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of Black Herbalism

When enslaved Africans were brought to America, many of their traditions were taken away from them once they arrived. One exception to this rule, however, is the legacy of herbalism for their medicinal, dietary and cultural usage. Plants such as cotton, black walnut, witch-hazel and dogwood were used for a variety of purposes in their communities. Debra Freeman, food anthropologist, writer, and podcaster, will guide you through this rich history and lead you on a tour that will feature examples of some of these plants in the Garden’s collections.

Class includes Garden Admission during our extended hours.  Enjoy time in the Garden before or after class.  

We believe that all adults in our community should have access to plant-based, nature-focused learning opportunities. We offer several pricing tiers so you can register at the amount you’re able to pay. Thank you for your contribution.

• Sustainer: $30

• Supporter: $20

• Contributor: $10

• Attendee: $0

All programs are subject to change.

Lewis Ginter Botanical Garden strives to be a Garden for all and we are committed to offering diverse adult learning opportunities that are inclusive and accessible to all learners. If you would like to request an accommodation to support your participation in an adult learning opportunity at the Garden, please contact [email protected] or call 804-262-9887 x328 and we will make our best effort to help.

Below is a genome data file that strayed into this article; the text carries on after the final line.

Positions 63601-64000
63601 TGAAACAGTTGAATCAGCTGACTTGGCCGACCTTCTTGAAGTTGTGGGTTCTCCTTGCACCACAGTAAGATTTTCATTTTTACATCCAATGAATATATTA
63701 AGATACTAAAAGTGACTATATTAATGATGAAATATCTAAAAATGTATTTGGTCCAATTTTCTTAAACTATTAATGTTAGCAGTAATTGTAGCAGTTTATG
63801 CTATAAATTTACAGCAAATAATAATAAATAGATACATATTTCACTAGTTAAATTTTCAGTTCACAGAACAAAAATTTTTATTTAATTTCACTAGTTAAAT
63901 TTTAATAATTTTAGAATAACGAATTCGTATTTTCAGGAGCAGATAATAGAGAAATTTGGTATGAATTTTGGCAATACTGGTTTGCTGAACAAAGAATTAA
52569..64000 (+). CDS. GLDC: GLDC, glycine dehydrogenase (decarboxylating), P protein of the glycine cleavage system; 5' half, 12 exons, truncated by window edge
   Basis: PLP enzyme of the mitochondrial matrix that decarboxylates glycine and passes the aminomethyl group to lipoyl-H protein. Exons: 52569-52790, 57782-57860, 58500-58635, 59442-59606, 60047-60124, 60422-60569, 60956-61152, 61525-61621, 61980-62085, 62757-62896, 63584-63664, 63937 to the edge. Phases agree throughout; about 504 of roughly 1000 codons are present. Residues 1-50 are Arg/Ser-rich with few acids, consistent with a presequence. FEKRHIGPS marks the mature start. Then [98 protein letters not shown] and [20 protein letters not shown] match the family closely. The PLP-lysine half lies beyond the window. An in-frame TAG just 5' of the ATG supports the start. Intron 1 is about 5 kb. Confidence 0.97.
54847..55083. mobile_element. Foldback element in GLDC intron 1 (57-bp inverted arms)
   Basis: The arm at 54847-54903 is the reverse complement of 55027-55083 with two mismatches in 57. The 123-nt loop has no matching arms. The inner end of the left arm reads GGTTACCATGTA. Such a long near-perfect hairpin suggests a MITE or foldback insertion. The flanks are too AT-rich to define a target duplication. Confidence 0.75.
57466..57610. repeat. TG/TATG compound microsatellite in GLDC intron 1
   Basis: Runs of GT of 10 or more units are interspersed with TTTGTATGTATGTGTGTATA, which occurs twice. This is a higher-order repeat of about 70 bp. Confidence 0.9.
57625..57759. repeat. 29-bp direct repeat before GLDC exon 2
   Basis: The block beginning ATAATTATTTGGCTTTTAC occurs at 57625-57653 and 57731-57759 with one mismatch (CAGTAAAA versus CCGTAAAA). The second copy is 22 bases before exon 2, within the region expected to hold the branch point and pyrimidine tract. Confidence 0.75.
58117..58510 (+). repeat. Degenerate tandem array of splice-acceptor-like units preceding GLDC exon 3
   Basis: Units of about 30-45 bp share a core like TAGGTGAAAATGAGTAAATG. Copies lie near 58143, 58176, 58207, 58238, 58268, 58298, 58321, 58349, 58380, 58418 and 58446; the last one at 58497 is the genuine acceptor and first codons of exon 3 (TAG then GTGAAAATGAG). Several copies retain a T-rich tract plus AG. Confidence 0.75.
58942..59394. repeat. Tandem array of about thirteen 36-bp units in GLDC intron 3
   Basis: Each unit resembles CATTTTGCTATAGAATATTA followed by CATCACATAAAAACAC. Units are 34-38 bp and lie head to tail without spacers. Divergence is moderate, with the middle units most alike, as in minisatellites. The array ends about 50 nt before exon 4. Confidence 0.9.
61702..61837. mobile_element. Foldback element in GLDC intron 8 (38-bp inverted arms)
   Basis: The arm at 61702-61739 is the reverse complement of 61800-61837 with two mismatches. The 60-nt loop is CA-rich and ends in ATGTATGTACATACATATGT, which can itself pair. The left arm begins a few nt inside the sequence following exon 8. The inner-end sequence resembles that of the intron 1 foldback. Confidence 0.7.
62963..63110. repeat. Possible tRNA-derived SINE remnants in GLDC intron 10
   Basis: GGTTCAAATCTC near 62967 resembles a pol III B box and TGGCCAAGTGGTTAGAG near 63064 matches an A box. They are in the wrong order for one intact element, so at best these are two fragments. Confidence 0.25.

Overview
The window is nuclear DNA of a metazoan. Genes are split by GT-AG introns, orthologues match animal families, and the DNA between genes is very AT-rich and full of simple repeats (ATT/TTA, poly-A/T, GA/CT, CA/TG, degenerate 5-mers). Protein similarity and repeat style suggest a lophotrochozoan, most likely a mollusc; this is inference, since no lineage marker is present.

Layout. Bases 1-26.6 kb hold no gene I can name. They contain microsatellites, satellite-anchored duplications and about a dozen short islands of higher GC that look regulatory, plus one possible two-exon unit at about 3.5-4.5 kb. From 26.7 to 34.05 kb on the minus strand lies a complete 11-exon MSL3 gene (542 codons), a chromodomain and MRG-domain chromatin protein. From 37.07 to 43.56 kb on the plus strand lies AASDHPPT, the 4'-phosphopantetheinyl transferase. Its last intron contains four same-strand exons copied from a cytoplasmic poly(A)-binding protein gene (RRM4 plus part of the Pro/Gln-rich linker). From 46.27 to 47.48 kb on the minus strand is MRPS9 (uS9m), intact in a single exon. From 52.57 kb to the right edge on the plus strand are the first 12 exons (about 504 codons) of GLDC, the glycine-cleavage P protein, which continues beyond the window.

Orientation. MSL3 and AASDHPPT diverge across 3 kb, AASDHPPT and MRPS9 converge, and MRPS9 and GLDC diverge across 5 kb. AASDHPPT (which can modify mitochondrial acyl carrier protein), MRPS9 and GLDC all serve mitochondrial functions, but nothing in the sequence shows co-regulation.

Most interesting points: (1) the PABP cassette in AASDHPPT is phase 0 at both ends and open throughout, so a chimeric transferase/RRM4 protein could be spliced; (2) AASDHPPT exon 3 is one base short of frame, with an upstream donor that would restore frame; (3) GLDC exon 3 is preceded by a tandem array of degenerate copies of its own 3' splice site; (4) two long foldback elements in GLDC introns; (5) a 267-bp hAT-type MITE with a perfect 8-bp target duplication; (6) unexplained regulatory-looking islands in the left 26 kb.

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Wednesday, October 4, 2023
6:00 pm - 7:30 pm
Event Details

Debra Freeman Lost Spirits: Legacy of African American Brewers and Distillers About the instructor

Debra Freeman is a food anthropologist, podcaster and writer, and writes about Black foodways throughout America, but particularly in Virginia and the greater South. Freeman is the host and creator of Setting the Table, the critically acclaimed podcast that explores Black culinary history. It was named by Apple Podcasts as “one of the shows we loved in 2022”, listed as a podcast to listen to by Tasting Table, and Texas Monthly wrote “[the podcast] explored topics they wished they had covered.” Freeman was recently named as a Black Women in Food, a Snailblazer by Slow Food USA, and one of the Most Powerful Richmonders of 2022. Her written work can be found in outlets such as Eater, Conde´ Nast Traveler, Food52, Modern Farmer, The Local Palate, Plate Magazine, Epicurious, Garden and Gun, Pit Magazine, Gravy, Southern Grit Magazine, and Gastro Obscura, and she has been a cultural commentator for BBC Radio.